Does Cisco's Switch To Linux Make IOS More Open? - InformationWeek
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Andy Dornan
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Does Cisco's Switch To Linux Make IOS More Open?

When Cisco and Juniper first said they were opening their router OSes, I thought that they'd be about as open as the iPhone. With Cisco's launch of IOS XE, I realize I was wrong: The iPhone is much more open.

When Cisco and Juniper first said they were opening their router OSes, I thought that they'd be about as open as the iPhone. With Cisco's launch of IOS XE, I realize I was wrong: The iPhone is much more open.

The update to IOS runs on the ASR-1000, Cisco's new edge router aimed at both enterprises and carriers. Aside from the usual improvements in bandwidth and power consumption, its main selling point is that it can act as a platform for more than just routing, hosting multiple network services like a firewall, a session border controller, and deep packet inspection. The router is designed to be upgradeable for new services, but there's no sign of an API and Cisco has no plans to let outside developers create these services.

Still, IOS XE is open in one important sense: It's built on Linux, making the ASR Cisco's first router based on open-source code. (Or at least its first high-end enterprise router. Home Linksys APs have been running Linux since 2003.) Cisco last week preannounced its first box that runs Windows, so the move looks more like part of a general advance into server territory than a particular love of open source. But by router standards (or even Apple standards), Windows is open.

So far, Cisco plans to run Windows on top of IOS, pitching it as a way to give branch office users access to familiar print and file services without actually needing a server. With Linux, it's the other way round. IOS XE provides the high-level services that control security and routing itself, but the whole thing runs virtualized on a Linux core. The Linux part is perhaps more reliable than the IOS part, as Cisco touts failover as one of the virtualized architecture's big advantages: If one instance of IOS XE crashes, the router doesn't.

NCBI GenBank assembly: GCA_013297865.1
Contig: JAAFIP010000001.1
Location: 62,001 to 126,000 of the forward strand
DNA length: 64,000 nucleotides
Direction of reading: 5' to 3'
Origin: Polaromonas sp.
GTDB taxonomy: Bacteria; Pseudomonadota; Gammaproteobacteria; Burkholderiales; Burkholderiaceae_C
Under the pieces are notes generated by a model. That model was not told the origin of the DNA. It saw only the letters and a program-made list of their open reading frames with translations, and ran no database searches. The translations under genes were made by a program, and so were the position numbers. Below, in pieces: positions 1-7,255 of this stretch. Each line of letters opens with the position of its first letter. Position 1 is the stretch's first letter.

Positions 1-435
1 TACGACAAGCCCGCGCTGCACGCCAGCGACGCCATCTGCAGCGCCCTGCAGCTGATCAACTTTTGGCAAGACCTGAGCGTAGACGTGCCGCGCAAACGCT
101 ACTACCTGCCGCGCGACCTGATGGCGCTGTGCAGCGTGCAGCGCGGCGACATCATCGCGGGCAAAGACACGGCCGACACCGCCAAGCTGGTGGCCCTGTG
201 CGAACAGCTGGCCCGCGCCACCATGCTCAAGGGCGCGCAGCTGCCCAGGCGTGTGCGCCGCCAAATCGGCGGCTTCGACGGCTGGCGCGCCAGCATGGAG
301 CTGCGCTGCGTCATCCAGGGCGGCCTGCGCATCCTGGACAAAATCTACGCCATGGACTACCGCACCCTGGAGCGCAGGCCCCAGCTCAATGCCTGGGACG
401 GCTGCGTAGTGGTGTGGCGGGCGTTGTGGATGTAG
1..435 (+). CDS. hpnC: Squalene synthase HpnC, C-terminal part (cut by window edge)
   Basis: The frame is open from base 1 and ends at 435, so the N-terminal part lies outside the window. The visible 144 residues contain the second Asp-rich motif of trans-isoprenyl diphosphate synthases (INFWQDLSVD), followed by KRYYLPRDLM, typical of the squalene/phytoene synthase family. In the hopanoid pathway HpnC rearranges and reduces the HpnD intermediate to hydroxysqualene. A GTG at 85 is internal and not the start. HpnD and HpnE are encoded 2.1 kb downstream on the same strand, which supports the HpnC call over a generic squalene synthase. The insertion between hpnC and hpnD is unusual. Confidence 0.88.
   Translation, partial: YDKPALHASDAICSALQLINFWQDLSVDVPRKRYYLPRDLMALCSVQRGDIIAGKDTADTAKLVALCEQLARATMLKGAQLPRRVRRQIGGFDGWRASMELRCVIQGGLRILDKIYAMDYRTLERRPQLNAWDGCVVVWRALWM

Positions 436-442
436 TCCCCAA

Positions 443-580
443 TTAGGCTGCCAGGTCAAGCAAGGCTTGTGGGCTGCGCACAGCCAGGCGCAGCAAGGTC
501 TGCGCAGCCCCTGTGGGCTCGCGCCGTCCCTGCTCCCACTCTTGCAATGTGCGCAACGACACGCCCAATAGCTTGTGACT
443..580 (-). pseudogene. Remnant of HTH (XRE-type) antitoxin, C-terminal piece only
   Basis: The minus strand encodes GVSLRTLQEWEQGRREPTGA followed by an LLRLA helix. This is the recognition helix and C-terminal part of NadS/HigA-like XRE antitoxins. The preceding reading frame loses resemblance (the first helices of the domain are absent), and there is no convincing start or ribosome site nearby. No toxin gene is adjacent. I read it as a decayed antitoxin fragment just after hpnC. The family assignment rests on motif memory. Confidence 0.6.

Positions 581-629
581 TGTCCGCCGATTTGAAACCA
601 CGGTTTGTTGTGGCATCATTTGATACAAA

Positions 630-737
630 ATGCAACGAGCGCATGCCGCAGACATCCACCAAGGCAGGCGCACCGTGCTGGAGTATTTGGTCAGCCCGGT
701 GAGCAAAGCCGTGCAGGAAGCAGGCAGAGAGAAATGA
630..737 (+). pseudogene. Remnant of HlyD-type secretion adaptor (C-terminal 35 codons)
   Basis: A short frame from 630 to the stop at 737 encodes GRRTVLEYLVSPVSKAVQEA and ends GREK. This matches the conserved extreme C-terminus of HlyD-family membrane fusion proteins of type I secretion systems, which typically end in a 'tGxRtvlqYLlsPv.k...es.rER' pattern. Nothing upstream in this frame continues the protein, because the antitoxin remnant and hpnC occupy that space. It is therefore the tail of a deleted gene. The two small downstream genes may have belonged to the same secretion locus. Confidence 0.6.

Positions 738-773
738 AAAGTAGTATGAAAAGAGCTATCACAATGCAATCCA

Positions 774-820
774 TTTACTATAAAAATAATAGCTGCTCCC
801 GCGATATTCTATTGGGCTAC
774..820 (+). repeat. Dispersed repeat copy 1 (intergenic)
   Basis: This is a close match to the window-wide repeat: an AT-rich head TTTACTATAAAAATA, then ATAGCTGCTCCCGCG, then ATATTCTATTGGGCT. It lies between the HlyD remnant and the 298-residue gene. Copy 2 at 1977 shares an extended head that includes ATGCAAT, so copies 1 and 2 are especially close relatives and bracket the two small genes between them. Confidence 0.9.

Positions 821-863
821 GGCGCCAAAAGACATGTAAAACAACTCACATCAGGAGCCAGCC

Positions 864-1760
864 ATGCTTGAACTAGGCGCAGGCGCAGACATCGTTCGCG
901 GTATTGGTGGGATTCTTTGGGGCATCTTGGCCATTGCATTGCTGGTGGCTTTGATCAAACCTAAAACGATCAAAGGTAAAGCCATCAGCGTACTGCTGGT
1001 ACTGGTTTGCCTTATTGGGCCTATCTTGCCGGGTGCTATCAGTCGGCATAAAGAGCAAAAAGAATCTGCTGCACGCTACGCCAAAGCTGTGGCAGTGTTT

The ASR-1000 uses Linux's built-in Kernel-based Virtual Machine (KVM), which isn't as well known as Xen and VMWare (probably because no one is pumping millions of dollars into it) but seems to have gained a following in the embedded space. Last week, Cisco competitor Riverbed launched a branch office accelerator that uses KVM to virtualize software from partners like Infoblox, and the plan is that it will eventually be able to run user-created apps.

Cisco isn't going that far yet. Riverbed's accelerators are aimed at small offices (where they compete with Cisco's WAAS, the box that will run Windows), whereas the ASR is intended for much bigger corporate or carrier data centers. Right now, its virtualization just means multiple instances or versions of IOS XE. But with many of the networking startups that Cisco buys selling Linux-based appliances, KVM could make their technology much easier to assimilate.

Much of the value in high-end switches and routers comes from their custom hardware, which in the ASR's case means the QuantumFlow network processor – a new 40-core chip designed to handle 160 simultaneous threads.  Cisco doesn't usually bother to list chips' names or tout their features separately from the products they go in, so it's clearly impressed with the QuantumFlow.

The QuantumFlow itself doesn't run Linux or IOS – they're in the control plane, it's in the data plane – but it, too, is more open than the ASICs that Cisco has traditionally used in its switches and routers. It can be programmed in standard C, and it's designed to be upgradeable to support new services. But as with IOS, all that programming will be done by Cisco, not by users.

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